A simple guide to trying local street food in China

I was never a girl to try local street food but let the truth be told: and that is my perception of street food soon changed after living in China for two and half years. Street food is not just food in China, it’s a culture. It’s a way of life. Whether you’re on your way to work in the morning or wandering through the hutongs, delicious smelling carts of food line the streets everywhere you go. The smell of spicy barbecued meat on a stick or savory stuffed pancakes with fried egg and vegetables is sure to catch your nose and make you at least want to try a bite. Despite the delicious wafting aromas, the more important question was… do I give in and try it? After all, I was scared. I didn’t want to get sick and more importantly, I didn’t want to eat anything that wasn’t pork, beef or mutton.

No rat or cat or dog for me, thank you!

Along the way and with the help of my local friends, I soon learned some essential tips that helped me order and enjoy local street food in China. If you’re looking to try some delicious smelling street food but are still a little scared (and it’s okay to be!) here are some tips to help you along.

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One of the first rules to eating street food that I quickly picked up from my local friends was that you should always follow the people. Look around and pick a place that is streaming with customers. The busier the better! If a street vendor has no (or a few) customers around, then there’s usually a good reason for this. It’s best to stay away.

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Many vendors are at their busiest during peak hours. This is also the best time to try local food because you can be sure that it is made fresh and using clean equipment. Some vendors like to cook their food early in the morning and serve this throughout the day. This can be pretty dangerous if meat is involved Go to those vendors that are continuously cooking food so you can be sure that they prepare something that is fresh. At some stalls, you can also request for them to re-fry or reheat the dish.

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When meat is fried properly, you can be sure that if there are any bacteria present, they most likely will be killed. Unfortunately the same can’t be said for fresh fruit or vegetables that are washed in standing water alongside vendor carts. Not only do you have no idea where that water comes from but you also don’t know if that water has been standing outside in the sun all day. Potential hazards! Always opt for foods that are thoroughly cooked.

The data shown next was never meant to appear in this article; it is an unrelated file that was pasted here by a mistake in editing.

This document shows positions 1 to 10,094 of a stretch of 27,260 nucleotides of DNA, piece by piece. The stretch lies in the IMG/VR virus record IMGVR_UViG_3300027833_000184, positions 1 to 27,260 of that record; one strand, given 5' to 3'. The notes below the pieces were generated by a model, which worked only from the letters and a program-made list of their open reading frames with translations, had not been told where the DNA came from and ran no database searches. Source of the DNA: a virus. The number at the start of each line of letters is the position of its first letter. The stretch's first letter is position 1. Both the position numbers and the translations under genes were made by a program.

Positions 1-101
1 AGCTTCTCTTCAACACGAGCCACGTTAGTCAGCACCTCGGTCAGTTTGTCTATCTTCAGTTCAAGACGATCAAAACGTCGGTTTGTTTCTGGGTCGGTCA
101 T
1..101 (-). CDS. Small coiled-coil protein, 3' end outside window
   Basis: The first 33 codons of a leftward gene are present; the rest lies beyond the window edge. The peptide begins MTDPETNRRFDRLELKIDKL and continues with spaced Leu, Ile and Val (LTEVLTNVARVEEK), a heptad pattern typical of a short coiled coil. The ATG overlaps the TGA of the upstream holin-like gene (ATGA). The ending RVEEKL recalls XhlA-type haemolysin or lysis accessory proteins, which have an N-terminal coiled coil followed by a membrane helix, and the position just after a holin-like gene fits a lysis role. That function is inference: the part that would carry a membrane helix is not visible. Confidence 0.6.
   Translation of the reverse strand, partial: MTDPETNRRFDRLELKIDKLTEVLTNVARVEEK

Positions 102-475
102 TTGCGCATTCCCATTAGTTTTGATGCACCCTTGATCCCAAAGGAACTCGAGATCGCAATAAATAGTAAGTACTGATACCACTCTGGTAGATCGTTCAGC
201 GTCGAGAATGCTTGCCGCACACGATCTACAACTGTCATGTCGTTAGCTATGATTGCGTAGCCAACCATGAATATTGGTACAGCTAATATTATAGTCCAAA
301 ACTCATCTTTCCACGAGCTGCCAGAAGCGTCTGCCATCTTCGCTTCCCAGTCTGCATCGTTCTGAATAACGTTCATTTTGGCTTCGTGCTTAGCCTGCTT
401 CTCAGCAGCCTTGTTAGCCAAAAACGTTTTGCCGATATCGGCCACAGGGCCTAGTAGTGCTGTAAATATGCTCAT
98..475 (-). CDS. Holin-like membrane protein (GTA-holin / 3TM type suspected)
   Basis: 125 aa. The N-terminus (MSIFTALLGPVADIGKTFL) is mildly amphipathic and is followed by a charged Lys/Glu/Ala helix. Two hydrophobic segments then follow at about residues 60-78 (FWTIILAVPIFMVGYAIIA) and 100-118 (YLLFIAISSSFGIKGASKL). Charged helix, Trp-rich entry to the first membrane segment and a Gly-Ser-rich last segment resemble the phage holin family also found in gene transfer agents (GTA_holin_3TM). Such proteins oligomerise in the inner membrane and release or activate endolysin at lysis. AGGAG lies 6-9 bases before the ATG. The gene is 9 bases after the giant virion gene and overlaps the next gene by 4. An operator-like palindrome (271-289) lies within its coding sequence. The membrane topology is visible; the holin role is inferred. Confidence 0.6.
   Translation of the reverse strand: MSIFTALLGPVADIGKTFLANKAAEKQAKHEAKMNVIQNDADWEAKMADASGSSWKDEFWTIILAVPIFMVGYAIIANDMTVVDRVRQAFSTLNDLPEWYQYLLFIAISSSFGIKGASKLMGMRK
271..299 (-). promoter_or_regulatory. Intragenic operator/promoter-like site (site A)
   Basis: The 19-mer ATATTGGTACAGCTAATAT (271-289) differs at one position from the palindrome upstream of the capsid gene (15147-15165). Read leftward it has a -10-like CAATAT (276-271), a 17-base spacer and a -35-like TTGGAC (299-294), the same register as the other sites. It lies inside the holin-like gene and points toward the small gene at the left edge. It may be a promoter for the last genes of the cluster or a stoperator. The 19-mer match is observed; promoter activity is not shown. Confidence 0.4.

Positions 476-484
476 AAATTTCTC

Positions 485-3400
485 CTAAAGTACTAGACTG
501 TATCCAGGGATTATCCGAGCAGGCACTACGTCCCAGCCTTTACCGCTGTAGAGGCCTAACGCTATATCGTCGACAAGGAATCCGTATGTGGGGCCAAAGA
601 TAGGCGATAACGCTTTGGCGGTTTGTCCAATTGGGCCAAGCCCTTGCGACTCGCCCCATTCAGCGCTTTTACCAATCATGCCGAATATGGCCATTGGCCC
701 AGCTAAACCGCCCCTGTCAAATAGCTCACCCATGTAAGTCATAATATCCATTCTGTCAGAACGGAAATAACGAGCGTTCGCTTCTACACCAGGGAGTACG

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One of the biggest temptations on a hot day is to buy a cup of juicy sliced watermelon to help you cool down. As delicious as it may be, you don’t always know when it was sliced or what kind of a knife was used. Ask the vendor to slice up fresh fruit in front of you or rather stick to fruits that require peeling. For fruits like apples, wash it thoroughly with your own bottled water first.

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I can’t stress this tip more but I’m going to try. Local transport, public bathrooms, railings and pretty much any public place in China is swarming with germs. If you’re coming from a public place (and you most likely will be as you pass by street vendors), then you’ve got to clean your hands before grabbing that fast food. Carry hand sanitizer in your bag at all times . This way you can clean your hands without having to look for a bathroom.

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Flies are excellent carriers of bacteria and if they’re around the vendor’s cart, they’re around your food. If the street vendor isn’t making any efforts to keep the flies at bay, then you should pass this cart up.

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As delicious as spicy frying meat can smell, be wary of how they are being stored. Meat should always be stored on ice prior to being cooked and should be a rich pink color. If it seems like the meat has been lying out in the open for a while or if it has changed to a dull grey looking color then it’s best to give this one a pass.

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Spicy street food is one of the most delicious snacks in China but if you’re not used to the burning sensation of Sichuan peppers, this can be too much to handle. Many street vendors sell delicious looking fruit shakes however these are commonly made with local tap water. If your body is not accustomed to the local variety, it’s best to stay away from these. This includes any drinks with ice too.

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Most street vendors will at some point scrape clean their pans, poor on some boiling water and wash their equipment. While this may not be happening exactly when you arrive, take a look at their work surface. If it’s minimal and looks clean, then it should be okay. If it’s messy with bits of previously cooked dishes lingering about, it’s time to walk away.

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I can’t stress how important this point is… especially when you’re in a country where the majority of people don’t speak English. Your gut feeling is your best friend. If it doesn’t look right, it probably isn’t. Ask yourself some essential questions to help you along:

  • Was the food covered or was it out in the open?
  • Was the raw meat and seafood kept on ice before being cooked?
  • When did they actually cook the dish you’re about to eat?
  • Are there many people eating here?
  • How many flies are there?
  • How clean does the stall, cook and his or her equipment look?

Now it’s over to you! What are your tips for trying local street food when traveling?

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